Specificity of salivary-bacterial interactions: role of terminal sialic acid residues in the interaction of salivary glycoproteins with Streptococcus sanguis and Streptococcus mutans

M. J. Levine, M. C. Herzberg, M. S. Levine, S. A. Ellison, M. W. Stinson, H. C. Li, T. van Dyke

Research output: Contribution to journalArticlepeer-review

130 Scopus citations

Abstract

Four highly purified salivary glycoproteins were used to study salivary-bacterial interactions. One pair of glycoproteins was mucin-like in composition, whereas the second pair was not. By an agglutination assay, it was found that only the mucin-glycoproteins agglutinated Streptococcus sanguis and S. mutans. Removal of sialic acid from these molecules resulted in a loss of agglutination of S. sanguis but not of S. mutans. The agglutination phenomenon was shown to require a salivary macromolecule of at least 150,000 daltons.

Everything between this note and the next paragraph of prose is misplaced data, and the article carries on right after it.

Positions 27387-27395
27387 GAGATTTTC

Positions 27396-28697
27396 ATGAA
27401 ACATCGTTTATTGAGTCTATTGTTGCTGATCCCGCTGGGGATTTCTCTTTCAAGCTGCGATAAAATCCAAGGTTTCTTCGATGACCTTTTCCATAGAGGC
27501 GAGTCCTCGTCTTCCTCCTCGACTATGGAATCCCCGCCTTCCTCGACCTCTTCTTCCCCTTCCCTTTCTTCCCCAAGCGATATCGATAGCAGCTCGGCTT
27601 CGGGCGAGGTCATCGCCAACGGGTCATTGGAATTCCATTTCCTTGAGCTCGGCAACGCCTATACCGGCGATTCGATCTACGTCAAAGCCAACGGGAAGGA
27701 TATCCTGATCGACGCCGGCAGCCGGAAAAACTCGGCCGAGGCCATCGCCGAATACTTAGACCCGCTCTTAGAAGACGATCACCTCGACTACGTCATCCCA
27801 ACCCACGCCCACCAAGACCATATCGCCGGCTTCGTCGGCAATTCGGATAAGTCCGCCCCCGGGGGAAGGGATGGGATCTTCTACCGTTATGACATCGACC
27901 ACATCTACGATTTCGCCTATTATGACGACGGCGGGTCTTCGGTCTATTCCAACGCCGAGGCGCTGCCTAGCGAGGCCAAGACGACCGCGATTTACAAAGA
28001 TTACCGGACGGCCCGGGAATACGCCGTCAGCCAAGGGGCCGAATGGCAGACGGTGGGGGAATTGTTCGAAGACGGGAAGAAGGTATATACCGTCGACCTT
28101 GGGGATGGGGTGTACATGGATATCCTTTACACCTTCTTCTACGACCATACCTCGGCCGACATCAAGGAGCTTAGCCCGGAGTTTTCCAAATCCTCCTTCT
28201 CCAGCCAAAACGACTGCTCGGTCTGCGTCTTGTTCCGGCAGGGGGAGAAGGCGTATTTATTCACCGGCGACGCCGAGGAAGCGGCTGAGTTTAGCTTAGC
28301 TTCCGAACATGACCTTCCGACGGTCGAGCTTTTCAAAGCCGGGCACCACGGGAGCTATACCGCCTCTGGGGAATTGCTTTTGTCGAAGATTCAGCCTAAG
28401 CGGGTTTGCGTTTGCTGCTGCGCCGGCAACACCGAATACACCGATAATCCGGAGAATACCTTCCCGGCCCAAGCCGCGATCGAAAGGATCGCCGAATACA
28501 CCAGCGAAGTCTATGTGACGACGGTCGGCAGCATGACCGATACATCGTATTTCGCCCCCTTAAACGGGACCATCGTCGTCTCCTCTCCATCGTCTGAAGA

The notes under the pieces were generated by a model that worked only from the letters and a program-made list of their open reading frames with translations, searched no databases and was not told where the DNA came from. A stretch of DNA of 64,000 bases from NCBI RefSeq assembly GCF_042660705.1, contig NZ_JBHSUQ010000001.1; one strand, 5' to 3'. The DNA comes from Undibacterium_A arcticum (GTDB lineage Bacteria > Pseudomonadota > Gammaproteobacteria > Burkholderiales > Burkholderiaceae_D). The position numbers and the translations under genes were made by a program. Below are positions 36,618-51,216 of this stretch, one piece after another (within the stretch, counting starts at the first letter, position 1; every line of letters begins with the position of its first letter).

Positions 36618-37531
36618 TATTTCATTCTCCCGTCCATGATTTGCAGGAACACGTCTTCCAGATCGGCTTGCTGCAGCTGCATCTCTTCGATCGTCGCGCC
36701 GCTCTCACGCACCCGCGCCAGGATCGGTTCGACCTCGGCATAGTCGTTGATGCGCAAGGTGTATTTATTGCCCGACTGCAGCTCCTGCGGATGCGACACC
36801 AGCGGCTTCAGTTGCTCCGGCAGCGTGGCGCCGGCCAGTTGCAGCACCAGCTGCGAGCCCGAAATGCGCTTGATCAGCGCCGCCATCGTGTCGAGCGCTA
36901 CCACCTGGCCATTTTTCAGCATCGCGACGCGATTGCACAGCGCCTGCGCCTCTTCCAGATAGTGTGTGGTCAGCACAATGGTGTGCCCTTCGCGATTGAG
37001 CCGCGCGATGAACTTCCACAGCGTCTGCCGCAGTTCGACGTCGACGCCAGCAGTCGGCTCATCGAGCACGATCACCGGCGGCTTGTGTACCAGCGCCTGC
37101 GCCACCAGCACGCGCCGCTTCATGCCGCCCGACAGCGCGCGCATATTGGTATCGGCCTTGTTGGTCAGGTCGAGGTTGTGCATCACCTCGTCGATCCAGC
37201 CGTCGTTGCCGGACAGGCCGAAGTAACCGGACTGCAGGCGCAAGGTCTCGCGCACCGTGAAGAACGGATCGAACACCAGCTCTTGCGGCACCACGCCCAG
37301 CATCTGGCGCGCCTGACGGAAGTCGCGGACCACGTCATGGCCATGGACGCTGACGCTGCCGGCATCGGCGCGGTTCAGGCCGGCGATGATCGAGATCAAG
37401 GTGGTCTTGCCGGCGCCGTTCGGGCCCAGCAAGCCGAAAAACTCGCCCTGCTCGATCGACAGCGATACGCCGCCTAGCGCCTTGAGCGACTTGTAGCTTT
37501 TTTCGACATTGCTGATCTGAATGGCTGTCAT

Original languageEnglish (US)
Pages (from-to)107-115
Number of pages9
JournalUnknown Journal
Volume19
Issue number1
DOIs
StatePublished - 1978

Fingerprint Dive into the research topics of 'Specificity of salivary-bacterial interactions: role of terminal sialic acid residues in the interaction of salivary glycoproteins with Streptococcus sanguis and Streptococcus mutans'. Together they form a unique fingerprint.

Cite this